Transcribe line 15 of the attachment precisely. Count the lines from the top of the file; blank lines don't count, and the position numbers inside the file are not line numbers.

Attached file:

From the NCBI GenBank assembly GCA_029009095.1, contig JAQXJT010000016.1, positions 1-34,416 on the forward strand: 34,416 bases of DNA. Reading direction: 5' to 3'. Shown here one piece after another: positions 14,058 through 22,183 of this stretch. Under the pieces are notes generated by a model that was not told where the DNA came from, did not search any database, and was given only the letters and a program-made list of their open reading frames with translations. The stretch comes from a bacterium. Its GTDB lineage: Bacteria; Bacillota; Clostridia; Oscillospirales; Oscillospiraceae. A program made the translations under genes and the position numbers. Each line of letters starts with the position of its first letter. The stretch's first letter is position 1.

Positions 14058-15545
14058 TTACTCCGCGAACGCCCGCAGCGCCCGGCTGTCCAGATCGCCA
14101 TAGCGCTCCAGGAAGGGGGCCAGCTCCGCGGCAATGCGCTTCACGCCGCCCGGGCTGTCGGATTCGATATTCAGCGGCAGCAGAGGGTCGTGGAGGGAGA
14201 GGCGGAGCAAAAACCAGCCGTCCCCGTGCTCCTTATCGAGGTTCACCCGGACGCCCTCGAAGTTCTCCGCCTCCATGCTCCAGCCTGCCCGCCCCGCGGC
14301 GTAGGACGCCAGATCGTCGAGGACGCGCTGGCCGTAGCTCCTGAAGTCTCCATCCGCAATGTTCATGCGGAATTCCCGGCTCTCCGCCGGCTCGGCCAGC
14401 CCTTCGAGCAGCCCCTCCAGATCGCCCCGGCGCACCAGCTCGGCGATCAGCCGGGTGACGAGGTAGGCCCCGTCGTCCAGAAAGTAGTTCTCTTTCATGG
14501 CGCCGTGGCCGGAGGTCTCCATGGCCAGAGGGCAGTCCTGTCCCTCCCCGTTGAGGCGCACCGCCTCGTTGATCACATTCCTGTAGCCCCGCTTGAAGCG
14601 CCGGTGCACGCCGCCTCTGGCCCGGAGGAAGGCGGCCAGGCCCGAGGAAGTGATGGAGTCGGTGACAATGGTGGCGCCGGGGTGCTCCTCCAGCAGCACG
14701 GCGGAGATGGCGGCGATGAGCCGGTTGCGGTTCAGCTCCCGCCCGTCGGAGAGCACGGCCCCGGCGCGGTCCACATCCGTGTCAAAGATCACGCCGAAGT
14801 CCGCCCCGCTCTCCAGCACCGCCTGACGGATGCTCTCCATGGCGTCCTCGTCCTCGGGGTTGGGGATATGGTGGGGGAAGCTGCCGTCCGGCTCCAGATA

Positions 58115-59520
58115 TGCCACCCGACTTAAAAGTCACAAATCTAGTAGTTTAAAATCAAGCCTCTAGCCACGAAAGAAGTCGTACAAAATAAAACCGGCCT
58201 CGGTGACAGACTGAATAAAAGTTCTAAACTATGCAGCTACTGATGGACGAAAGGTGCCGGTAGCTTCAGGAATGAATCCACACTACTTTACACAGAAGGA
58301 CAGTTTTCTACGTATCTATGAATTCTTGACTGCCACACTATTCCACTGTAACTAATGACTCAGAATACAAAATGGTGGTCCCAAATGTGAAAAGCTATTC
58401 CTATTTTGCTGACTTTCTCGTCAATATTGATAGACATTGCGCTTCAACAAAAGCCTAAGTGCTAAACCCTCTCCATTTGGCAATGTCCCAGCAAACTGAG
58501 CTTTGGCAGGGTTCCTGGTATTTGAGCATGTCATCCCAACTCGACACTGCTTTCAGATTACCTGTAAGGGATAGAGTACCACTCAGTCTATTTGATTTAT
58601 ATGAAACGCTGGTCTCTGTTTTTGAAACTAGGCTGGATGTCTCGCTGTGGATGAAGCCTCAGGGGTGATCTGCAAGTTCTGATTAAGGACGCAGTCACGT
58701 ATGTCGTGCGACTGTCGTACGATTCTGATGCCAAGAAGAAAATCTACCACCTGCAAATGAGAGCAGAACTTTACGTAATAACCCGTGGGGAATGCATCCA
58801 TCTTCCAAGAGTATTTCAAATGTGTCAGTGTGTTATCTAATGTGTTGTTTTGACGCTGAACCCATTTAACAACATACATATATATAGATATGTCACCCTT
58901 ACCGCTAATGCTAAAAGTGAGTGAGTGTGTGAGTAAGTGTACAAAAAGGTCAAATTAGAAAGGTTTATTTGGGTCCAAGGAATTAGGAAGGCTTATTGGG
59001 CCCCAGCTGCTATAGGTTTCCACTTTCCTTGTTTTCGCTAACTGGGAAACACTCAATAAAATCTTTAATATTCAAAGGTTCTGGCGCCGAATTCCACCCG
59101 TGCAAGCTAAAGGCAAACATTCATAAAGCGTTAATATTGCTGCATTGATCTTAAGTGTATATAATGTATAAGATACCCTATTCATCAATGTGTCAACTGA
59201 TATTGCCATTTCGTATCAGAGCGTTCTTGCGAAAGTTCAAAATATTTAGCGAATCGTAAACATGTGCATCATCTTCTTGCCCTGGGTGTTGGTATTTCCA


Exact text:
58301 CAGTTTTCTACGTATCTATGAATTCTTGACTGCCACACTATTCCACTGTAACTAATGACTCAGAATACAAAATGGTGGTCCCAAATGTGAAAAGCTATTC